|11.||Olympus Stylus 1||..||+ +||..||4.5/5||4.5/5||Oct 2013||699|
|12.||Olympus E-620||3/5||88/100||72/100||4.5/5||5/5||Feb 2009||699|
|13.||Olympus E-520||..||87/100||+ +||4.5/5||4.5/5||May 2008||699|
|14.||Olympus E-410||..||86/100||+ +||4/5||4.5/5||Mar 2007||699|
|15.||Olympus E-400||..||85/100||..||4/5||4/5||Sep 2006||699|
|16.||Olympus E-500||..||76/100||+ +||..||..||Sep 2005||599|
|17.||Panasonic LX100||5/5||+ +||85/100||5/5||5/5||Sep 2014||899|
|Notes: (+ +) highly recommended; (+) recommended; (o) reviewed; (..) not available.|
The above review scores should be interpreted with care, though. The assessments were made in relation to similar cameras of the same technological generation. A score, therefore, has to be seen in close connection to the price and market introduction time of the camera, and comparing ratings of very distinct cameras or ones that are far apart in terms of their release date have little meaning. Also, please note that some of the review sites have changed their methodology and reporting over time.
Other camera comparisons
Did this review help to inform your camera decision process? In case you would like to check on the differences and similarities of other camera models, just make your choice using the following search menu. There is also a set of direct links to comparison reviews that other users of the CAM-parator app explored.
Specifications: Canon G1 X Mark II vs Olympus E-510
Below is a side-by-side comparison of the specs of the two cameras to facilitate a quick review of their differences and common features.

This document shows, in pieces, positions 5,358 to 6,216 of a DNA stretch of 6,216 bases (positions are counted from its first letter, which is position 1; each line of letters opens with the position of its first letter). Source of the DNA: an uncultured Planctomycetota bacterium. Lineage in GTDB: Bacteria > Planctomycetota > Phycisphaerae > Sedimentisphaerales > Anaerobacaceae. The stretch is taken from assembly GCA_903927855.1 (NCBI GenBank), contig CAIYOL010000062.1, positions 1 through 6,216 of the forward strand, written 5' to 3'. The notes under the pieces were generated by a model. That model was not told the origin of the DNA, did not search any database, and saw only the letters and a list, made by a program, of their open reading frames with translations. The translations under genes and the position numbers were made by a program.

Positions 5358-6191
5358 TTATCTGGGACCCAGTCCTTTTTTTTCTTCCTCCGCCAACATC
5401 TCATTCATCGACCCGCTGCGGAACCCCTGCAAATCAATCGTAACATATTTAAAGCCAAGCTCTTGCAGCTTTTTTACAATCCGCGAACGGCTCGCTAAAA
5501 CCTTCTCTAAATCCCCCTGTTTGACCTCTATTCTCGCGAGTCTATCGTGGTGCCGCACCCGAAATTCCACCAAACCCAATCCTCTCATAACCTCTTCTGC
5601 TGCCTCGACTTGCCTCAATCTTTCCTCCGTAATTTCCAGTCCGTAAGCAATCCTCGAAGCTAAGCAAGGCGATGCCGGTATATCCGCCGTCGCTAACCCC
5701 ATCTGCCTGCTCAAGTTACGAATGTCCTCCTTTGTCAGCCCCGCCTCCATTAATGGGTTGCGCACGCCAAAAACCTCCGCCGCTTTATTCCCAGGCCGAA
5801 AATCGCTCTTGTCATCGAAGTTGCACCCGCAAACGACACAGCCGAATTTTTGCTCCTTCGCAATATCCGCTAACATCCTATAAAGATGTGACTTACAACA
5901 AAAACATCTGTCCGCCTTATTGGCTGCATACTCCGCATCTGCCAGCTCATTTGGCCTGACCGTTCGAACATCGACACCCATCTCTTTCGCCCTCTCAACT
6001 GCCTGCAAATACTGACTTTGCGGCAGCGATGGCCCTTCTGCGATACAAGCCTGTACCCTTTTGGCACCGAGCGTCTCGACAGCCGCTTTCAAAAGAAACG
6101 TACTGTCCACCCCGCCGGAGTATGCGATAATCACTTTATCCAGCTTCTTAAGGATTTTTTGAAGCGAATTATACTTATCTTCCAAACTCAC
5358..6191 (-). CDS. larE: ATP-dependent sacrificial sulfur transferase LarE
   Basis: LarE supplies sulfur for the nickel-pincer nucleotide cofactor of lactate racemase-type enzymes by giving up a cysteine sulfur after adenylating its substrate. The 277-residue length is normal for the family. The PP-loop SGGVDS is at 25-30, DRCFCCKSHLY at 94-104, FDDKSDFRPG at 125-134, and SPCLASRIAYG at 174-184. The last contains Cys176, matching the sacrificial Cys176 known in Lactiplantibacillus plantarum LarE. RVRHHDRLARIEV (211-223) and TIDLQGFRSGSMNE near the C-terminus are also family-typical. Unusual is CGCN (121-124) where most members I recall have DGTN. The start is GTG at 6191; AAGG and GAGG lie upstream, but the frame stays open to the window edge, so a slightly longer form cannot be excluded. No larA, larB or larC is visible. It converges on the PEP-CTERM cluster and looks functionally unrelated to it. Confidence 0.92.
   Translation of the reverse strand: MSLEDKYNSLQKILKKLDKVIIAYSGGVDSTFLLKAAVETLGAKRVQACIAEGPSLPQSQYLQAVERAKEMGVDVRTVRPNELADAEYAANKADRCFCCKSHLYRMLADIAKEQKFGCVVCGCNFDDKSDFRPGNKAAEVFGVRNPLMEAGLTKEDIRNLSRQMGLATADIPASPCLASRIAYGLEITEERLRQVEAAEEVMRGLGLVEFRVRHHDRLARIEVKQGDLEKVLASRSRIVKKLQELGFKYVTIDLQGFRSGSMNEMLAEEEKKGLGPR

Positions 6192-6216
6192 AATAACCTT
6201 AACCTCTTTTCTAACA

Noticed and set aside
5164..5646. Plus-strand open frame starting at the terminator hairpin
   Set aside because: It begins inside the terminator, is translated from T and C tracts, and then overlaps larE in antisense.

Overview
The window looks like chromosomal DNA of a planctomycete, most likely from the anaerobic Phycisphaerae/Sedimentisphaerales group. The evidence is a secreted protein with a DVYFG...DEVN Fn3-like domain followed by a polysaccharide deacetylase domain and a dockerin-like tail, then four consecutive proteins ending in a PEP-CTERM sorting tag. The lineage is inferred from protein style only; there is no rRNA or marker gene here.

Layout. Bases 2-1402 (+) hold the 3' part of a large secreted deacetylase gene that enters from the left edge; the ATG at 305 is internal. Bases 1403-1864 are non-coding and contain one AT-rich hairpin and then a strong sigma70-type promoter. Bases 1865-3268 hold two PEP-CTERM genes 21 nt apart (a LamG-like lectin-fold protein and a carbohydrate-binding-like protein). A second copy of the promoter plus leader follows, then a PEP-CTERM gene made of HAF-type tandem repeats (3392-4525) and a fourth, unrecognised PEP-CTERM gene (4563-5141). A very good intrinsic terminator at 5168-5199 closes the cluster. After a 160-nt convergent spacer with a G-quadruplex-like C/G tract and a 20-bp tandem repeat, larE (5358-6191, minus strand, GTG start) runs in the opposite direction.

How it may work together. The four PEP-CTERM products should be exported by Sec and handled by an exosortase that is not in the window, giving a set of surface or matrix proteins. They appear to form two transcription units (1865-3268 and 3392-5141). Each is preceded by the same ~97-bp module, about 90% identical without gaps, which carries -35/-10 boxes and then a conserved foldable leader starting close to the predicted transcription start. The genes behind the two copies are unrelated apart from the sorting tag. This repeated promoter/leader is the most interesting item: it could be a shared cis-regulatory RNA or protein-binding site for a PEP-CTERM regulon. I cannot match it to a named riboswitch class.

|Camera Model||Canon G1 X Mark II||Olympus E-510|
|Camera Type||Fixed lens compact camera||Digital single lens reflex|
|Camera Lens||24-120mm f/2.0-3.9||Four Thirds lenses|
|Launch Date||February 2014||March 2007|
|Launch Price||USD 799||USD 799|
|Sensor Specs||Canon G1 X Mark II||Olympus E-510|
|Sensor Format||1.5" Sensor||Four Thirds Sensor|
|Sensor Size||18.7 x 14.0 mm||17.3 x 13.0 mm|
|Sensor Area||261.8 mm2||224.9 mm2|
|Sensor Diagonal||23.4 mm||21.6 mm|
|Sensor Resolution||13 Megapixels||10 Megapixels|
|Image Resolution||4160 x 3120 pixels||3648 x 2736 pixels|
|Pixel Pitch||4.49 μm||4.74 μm|
|Pixel Density||4.96 MP/cm2||4.44 MP/cm2|
|Moiré control||Anti-Alias filter||Anti-Alias filter|
|Movie Capability||1080/30p Video||no Video|
|ISO Setting||100 - 12,800 ISO||100 - 1,600 ISO|
|Image Processor||DIGIC 6||TruePic III|
|DXO Sensor Quality (score)||58||52|
|DXO Color Depth (bits)||21.5||21.2|
|DXO Dynamic Range (EV)||10.8||10.0|
|DXO Low Light (ISO)||581||442|
|Screen Specs||Canon G1 X Mark II||Olympus E-510|
|Viewfinder Type||Viewfinder optional||Optical viewfinder|
|Viewfinder Field of View||95%|
|LCD Framing||Live View||Live View|
|Rear LCD Size||3.0inch||2.5inch|
|LCD Resolution||1040k dots||215k dots|
|LCD Attachment||Tilting screen||Fixed screen|
|Touch Input||Touchscreen||no Touchscreen|
|Shooting Specs||Canon G1 X Mark II||Olympus E-510|
|Focus System||Contrast-detect AF||Phase-detect AF|
|Manual Focusing Aid||Focus Peaking||no Peaking Feature|
|Continuous Shooting||5.2 shutter flaps/s||3 shutter flaps/s|
|Time-Lapse Photography||Intervalometer built-in||no Intervalometer|
|Image Stabilization||Lens-based stabilization||In-body stabilization|
|Fill Flash||Built-in Flash||Built-in Flash|
|Storage Medium||SDXC cards||CF or XD cards|
|Second Storage Option||Single card slot||Dual card slots|
|Connectivity Specs||Canon G1 X Mark II||Olympus E-510|
|USB Connector||USB 2.0||USB 2.0|
|HDMI Port||mini HDMI||no HDMI|
|Wifi Support||Wifi built-in||no Wifi|
|Near-Field Communication||NFC built-in||no NFC|
|Body Specs||Canon G1 X Mark II||Olympus E-510|
|Battery Life (CIPA)||240 shots per charge||750 shots per charge|
116 x 74 x 66 mm
(4.6 x 2.9 x 2.6 in)
136 x 92 x 68 mm
(5.4 x 3.6 x 2.7 in)
|Camera Weight||553 g (19.5 oz)||538 g (19.0 oz)|